The ChEESE project will set up a European hazard map for volcanic tephra. The researcher Laura Sandri explains its importance

Laura Sandri is one of those researchers who loves what she does. Since childhood, she has been fascinated by rocks and geology, which led her to study various forces of nature such as earthquakes and volcanoes. A mother of two grown-up children and two cats (named after New Zealand volcanoes, Ruapehu and Ngauruhoe), she holds a PhD in Geophysics and a degree in Physics.

Serving as a senior researcher at INGV in Bologna, Italy, a key partner of the Centre of Excellence (CoE) for Exascale in Solid Earth (ChEESE), her work primarily focuses on Italian volcanoes such as Campi Flegrei, Vesuvio, and Etna, her expertise extends globally, encompassing volcanic studies in countries like New Zealand and Peru.

In this second interview of the Meet the Researcher series organized by the Dissemination team of the ChEESE, we delve into Laura’s professional journey within the field of geophysics. We’ll explore her notable contributions to the Project and how she leverages her expertise in probabilistic volcanic hazard assessment to mitigate risks associated with volcanic activity.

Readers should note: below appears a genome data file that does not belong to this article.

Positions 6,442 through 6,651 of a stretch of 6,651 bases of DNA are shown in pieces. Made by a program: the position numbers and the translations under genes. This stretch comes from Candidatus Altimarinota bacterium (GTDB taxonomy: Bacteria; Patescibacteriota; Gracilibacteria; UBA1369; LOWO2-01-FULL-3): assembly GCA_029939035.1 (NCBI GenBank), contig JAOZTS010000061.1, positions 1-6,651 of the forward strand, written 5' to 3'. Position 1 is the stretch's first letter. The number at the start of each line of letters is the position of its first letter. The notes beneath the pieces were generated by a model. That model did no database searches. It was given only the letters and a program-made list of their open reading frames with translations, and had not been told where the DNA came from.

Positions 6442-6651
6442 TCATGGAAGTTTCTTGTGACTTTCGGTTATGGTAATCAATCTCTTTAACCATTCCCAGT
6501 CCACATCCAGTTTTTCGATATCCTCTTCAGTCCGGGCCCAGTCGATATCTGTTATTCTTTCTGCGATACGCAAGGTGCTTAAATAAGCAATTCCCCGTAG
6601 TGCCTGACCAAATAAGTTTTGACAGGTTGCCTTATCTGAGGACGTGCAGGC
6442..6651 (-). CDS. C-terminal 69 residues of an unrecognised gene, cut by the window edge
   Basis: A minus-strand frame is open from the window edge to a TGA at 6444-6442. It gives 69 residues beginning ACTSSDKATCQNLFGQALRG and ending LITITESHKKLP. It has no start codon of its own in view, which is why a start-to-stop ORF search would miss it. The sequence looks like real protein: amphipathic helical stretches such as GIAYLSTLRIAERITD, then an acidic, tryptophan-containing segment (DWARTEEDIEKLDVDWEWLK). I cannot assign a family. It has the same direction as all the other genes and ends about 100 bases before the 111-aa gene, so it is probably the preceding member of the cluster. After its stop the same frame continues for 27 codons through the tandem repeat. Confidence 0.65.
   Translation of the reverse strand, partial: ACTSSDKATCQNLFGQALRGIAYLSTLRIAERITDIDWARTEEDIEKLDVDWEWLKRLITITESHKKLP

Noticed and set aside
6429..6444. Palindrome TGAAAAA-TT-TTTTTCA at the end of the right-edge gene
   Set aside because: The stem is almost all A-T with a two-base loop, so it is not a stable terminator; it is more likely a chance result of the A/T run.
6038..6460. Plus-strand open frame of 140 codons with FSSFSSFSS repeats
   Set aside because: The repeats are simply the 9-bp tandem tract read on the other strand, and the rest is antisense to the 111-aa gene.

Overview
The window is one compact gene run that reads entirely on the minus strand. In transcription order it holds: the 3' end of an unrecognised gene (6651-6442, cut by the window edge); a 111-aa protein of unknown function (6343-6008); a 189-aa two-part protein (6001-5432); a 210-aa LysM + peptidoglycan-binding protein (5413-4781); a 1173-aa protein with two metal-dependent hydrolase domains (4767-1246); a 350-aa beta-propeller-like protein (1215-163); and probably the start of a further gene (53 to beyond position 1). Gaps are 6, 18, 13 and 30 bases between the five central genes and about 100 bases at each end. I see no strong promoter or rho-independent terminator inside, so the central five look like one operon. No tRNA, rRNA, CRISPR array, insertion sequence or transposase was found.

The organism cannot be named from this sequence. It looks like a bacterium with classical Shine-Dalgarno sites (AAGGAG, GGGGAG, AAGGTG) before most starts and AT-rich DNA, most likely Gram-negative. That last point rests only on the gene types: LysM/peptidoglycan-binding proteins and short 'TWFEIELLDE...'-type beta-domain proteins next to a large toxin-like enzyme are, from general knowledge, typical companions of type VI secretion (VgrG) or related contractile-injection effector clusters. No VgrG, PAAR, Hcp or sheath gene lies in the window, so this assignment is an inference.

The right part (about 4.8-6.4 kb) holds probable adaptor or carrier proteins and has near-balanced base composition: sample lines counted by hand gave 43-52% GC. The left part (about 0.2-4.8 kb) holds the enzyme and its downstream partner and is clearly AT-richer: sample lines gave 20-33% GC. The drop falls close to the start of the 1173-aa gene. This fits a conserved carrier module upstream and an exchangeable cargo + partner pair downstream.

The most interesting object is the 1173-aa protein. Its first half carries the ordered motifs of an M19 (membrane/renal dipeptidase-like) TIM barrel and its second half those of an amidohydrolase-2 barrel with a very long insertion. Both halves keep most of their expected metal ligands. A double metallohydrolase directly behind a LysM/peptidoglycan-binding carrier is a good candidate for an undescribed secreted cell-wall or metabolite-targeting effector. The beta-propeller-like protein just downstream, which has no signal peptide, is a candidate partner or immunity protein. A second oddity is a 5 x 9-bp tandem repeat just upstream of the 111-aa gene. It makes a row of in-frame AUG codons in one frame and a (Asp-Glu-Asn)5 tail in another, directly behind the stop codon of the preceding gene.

What are INGV’s main tasks in the project?

I am leading Task 3 within Work Package 6 on Scientific Cases that need capacity in computation. It means that I am coordinating the efforts made in the project in which HPC is requested to run a large number of simulation instances to explore the effect of different boundary and initial conditions on the output from a simulator of a natural process. For example, we may need to run a simulator of a tsunami due to many different earthquakes, characterized by different hypocenters, earthquake mechanisms, and magnitudes, which are all unknown for the next seismogenic tsunami.

However, as scientists, we need to account for uncertainties and that is how we do it: we consider different plausible “scenarios” (the initial and boundary conditions”) and we assign a probability to each of them. The output of HPC simulation from each scenario considered is weighted with the probability of the scenario itself, and this is how we produce a probabilistic hazard map. This process requires capacity, that is a large number of computationally heavy simulations. And this is where ChEESE enables this.